Anne Boleyn: 500 Years of Lies
By Hayley Nolan
Published by Little A
What’s it about?
The premise of this book is that everything history has taught us about Henry VIII’s second wife, Anne Boleyn, is wrong.
Nolan sets out to correct some of the common misconceptions about Anne Boleyn: her family; relationship with Henry VIII; religious beliefs and the reasons behind her death after just three years as Queen.
What I think:
This is a hard book to review.
Having studied the Tudors for A Level history, I’ve found them fascinating ever since and have quite a few recent biographies and historical novels based on the period.
Nolan claims that she is exposing the truth about Anne Boleyn. She’s not.
I’ve read a few books in recent years that dispel the “myth” that Anne Boleyn was nothing more than a scheming, ambitious adultress and discuss how the Queen has been portrayed by historians. So the idea that Nolan is the first person to do this doesn’t sit well with me.
Nolan talks about the importance of studying the original sources, but the primary sources list in the bibliography is surprisingly short and most of her references are actually quotations from other historians.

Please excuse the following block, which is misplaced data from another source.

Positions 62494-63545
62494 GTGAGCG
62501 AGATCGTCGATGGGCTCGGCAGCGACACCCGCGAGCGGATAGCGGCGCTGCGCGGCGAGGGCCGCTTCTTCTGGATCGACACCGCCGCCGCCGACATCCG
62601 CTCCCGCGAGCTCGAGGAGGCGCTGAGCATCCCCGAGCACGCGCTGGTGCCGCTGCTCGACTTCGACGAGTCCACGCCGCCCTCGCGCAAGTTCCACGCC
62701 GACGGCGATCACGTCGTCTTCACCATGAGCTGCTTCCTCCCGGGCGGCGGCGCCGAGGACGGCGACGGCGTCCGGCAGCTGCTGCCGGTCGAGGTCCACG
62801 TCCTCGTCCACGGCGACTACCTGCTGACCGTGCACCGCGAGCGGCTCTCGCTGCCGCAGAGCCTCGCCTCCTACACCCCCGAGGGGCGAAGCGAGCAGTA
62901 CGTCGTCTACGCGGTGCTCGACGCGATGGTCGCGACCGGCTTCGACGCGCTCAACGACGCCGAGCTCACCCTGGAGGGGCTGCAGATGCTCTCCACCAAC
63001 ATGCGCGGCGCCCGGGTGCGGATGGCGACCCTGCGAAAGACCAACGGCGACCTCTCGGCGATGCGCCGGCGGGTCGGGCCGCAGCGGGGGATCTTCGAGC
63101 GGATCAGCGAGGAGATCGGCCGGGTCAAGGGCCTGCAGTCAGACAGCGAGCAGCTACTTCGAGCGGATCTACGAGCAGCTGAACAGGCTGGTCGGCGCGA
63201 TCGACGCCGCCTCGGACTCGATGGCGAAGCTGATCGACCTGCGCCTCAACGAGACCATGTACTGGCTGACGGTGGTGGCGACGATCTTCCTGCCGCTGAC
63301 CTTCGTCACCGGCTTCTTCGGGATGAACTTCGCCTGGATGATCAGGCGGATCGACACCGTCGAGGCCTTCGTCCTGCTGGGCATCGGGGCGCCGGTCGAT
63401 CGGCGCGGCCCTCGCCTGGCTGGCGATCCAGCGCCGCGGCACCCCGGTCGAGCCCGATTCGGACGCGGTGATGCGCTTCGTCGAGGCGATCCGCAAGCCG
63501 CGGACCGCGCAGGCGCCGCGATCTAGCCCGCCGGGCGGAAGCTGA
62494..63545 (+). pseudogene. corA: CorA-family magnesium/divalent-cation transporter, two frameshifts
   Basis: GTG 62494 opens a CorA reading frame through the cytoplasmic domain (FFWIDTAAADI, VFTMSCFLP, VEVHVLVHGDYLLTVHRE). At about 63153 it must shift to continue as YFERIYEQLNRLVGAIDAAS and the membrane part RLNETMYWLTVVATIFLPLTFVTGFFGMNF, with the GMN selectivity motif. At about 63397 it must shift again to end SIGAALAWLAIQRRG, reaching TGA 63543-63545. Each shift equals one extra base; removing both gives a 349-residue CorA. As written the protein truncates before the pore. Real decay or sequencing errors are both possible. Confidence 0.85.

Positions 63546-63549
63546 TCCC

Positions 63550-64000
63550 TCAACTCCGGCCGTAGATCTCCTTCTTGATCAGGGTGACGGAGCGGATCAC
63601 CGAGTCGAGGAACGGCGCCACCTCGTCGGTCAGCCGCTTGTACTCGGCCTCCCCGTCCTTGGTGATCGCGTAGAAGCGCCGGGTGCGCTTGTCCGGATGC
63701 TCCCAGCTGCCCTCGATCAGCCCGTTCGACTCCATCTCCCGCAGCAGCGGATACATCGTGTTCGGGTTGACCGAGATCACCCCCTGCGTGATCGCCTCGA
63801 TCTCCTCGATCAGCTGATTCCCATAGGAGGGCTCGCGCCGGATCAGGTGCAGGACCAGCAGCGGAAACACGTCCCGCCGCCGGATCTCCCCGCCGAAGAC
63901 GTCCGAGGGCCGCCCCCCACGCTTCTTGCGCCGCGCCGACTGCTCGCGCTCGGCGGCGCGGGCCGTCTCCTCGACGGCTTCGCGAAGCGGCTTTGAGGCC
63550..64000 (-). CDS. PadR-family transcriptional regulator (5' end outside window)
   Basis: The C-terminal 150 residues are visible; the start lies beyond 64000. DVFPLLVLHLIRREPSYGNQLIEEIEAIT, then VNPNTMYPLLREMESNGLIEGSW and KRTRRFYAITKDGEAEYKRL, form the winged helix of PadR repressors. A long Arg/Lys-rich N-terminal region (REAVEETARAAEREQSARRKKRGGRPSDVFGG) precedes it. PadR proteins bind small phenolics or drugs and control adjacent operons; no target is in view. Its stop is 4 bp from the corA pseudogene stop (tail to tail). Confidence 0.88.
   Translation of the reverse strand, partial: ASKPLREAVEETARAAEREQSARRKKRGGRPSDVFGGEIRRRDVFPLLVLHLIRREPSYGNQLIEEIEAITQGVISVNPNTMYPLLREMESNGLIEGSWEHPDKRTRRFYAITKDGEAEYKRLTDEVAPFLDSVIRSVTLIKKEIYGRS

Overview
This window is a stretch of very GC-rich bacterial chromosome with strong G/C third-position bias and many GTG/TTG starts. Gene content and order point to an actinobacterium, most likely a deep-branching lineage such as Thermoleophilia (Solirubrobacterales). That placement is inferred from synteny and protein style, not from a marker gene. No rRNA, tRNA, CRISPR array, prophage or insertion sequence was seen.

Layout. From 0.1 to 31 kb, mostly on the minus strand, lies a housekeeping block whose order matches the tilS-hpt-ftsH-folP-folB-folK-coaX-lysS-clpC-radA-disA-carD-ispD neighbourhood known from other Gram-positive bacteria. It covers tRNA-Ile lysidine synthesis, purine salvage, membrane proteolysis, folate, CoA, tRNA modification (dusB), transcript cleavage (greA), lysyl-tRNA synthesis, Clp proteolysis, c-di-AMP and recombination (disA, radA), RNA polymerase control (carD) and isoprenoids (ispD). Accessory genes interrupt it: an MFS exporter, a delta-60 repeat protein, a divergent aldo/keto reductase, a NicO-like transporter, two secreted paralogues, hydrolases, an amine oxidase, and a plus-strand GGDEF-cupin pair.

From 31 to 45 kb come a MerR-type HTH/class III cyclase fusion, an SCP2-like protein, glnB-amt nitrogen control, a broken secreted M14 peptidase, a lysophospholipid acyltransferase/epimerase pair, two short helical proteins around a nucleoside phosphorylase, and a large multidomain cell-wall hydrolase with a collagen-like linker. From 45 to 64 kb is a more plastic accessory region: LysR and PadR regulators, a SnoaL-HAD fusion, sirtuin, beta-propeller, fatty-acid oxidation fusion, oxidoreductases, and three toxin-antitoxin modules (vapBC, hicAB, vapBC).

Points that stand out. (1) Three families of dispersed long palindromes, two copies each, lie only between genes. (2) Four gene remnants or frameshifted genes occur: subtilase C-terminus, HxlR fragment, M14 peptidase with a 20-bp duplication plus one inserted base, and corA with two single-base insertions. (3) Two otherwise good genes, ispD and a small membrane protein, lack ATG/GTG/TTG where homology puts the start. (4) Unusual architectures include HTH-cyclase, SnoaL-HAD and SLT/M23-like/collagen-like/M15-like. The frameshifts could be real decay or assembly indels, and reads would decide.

Nolan also interjects throughout the book. Her use of informal chat and hashtags gets a bit tiresome. Presumably they are intended to appeal to people who don’t normally read historical biographies, but I didn’t feel that they added anything to her arguments and actually sometimes found them distracting.
Having said all of this, I enjoyed the book. It’s very readable and does analyse the different sides of Anne Boleyn and the complex political and religious debate of the period in an accessible way.
Tudor scholars are probably going to hate this book! But if, like me, you find the period fascinating and want some of the historical fact behind the historical fiction, then this could be a good place to start.
Anne Boleyn: 500 Years of Lies is available from:
Waterstones: click here
Amazon.co.uk: click here